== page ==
Laboratory Evaluation of Amalgam Separators
P.L. FAN, H. BATCHU, H.N. CHOU, D. RAKOWSKI, W. GASPARAC, C.L. MIAW, and J. SANDRIK, American Dental Association, USA

Objectives: Ten amalgam separators were tested using ISO Standard 11143. Methods: 10 g of amalgam particles conforming to the particle size distribution in the ISO Standard were introduced with 1L of water into the amalgam separator along with additional water to reach manufacturer's specified flow rate. The effluent from the amalgam separator was collected and filtered through pre-weighed filters (12 m, 3 m, 1.2 m). The filters, with the retained amalgam particles, were dried to constant weight. Amalgam separator efficiency was calculated from the amount of amalgam retained on the filters. We also determined the concentration of mercury from intentionally digested amalgam in the filtrate (1.2 m filter and 0.45 m filter) using chemical analysis. Results: The amalgam separator efficiencies are: Amalgam Collector 99.89 (0.06%), Asdex 99.10 (0.09%), BullfroHg 98.88 (0.64%), Durr 7800 97.66 (0.35%), ECO II 97.51 (0.74%), Hg 5 98.28 (0.10%), MRU 99.95 (0.04%), MSS 2000 98.94 (0.06%), Rasch 890-4000 99.90 (0.03%), RME 2000 99.66 (0.24%). ANOVA and Tukey tests showed no difference (p<0.05) among MRU, Rasch 890-4000, Amalgam Collector, RME 2000, Hg 5 and Asdex or among Hg 5, Asdex, MSS 2000, and BullfroHg. Durr 7800 and ECO II are different from all other separators. The t-test on the efficiency of each separator tested "empty" and "full" showed no significant difference (=0.05) except for MSS 2000. Mercury concentrations in the chemically digested amalgam effluent filtrate ranged from 1 ppb to >7000 ppb and varied extensively for each separator. Conclusions: Ten amalgam separators tested exceeded the ISO requirement of 95% amalgam removal. Chemically digested amalgam effluents from separators have mercury levels in the ppb range.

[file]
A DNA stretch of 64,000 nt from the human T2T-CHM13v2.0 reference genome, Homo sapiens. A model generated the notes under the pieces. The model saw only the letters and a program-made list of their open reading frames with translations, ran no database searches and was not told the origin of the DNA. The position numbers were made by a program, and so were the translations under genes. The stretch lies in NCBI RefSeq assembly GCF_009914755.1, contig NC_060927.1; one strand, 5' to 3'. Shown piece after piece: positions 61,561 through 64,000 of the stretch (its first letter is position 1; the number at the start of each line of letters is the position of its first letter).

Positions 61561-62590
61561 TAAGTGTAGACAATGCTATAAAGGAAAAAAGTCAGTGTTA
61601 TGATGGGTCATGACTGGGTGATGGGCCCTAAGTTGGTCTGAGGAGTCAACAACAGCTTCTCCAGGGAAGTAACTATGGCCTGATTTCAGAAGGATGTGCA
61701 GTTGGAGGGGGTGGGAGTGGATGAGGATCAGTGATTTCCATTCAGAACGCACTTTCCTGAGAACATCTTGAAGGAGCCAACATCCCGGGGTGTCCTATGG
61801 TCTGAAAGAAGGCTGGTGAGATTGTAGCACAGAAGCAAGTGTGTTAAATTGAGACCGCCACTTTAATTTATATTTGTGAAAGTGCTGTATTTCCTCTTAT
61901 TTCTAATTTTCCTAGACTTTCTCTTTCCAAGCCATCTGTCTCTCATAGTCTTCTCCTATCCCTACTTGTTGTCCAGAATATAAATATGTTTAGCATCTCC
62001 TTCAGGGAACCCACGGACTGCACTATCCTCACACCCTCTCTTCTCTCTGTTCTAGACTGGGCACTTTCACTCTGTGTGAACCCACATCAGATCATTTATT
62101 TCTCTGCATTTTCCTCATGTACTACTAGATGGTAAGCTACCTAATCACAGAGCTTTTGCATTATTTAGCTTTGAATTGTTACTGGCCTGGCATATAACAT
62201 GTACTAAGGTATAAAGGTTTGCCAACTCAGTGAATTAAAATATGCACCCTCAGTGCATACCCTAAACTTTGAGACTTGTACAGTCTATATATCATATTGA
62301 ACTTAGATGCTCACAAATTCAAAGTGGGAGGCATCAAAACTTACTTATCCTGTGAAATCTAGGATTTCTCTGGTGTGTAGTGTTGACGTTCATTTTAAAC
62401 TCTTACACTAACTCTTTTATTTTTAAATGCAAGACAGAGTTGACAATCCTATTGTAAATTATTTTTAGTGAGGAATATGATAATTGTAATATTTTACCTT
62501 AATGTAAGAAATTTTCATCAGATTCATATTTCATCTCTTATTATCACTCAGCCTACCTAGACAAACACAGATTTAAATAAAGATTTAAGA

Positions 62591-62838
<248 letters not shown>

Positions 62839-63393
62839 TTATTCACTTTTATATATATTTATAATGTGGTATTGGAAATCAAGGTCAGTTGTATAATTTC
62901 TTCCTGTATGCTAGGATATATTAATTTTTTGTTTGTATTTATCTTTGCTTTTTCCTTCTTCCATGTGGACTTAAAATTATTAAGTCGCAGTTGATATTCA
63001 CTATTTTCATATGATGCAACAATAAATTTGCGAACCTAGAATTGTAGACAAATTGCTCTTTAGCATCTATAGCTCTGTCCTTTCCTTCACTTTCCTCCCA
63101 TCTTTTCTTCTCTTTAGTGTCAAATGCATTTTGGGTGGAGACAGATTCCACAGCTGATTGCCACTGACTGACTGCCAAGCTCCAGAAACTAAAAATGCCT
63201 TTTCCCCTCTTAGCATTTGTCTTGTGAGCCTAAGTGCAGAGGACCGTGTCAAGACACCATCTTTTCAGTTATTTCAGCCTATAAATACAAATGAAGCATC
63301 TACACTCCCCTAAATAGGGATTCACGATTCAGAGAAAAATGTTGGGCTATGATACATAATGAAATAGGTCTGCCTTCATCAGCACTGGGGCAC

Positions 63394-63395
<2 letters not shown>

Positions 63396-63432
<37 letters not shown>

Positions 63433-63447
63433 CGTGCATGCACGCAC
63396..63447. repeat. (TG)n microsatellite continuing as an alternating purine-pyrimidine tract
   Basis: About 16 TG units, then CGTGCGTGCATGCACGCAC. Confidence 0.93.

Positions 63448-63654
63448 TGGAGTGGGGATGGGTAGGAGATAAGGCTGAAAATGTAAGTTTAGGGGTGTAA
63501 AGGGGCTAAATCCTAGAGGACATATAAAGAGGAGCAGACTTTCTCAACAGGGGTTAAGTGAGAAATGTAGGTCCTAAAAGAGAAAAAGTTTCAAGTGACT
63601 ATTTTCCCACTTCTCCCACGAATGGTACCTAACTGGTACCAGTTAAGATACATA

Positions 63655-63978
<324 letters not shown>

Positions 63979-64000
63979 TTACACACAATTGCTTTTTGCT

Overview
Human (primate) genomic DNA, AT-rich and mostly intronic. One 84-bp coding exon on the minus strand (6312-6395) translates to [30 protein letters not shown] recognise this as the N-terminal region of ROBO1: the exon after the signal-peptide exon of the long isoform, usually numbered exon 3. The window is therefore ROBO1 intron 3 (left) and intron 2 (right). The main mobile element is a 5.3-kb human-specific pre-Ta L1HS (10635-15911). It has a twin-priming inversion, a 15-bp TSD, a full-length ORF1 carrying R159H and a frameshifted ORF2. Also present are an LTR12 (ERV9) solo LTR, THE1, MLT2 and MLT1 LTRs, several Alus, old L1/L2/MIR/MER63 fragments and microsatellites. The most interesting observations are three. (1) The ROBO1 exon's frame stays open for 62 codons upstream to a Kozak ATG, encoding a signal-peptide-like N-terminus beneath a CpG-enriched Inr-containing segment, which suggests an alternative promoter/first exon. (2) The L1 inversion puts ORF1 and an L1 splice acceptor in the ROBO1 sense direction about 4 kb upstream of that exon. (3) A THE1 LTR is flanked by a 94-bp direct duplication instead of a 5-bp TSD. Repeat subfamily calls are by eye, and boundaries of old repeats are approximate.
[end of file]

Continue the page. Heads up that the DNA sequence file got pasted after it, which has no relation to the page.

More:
NDRI Dental Mercury Environmental Issues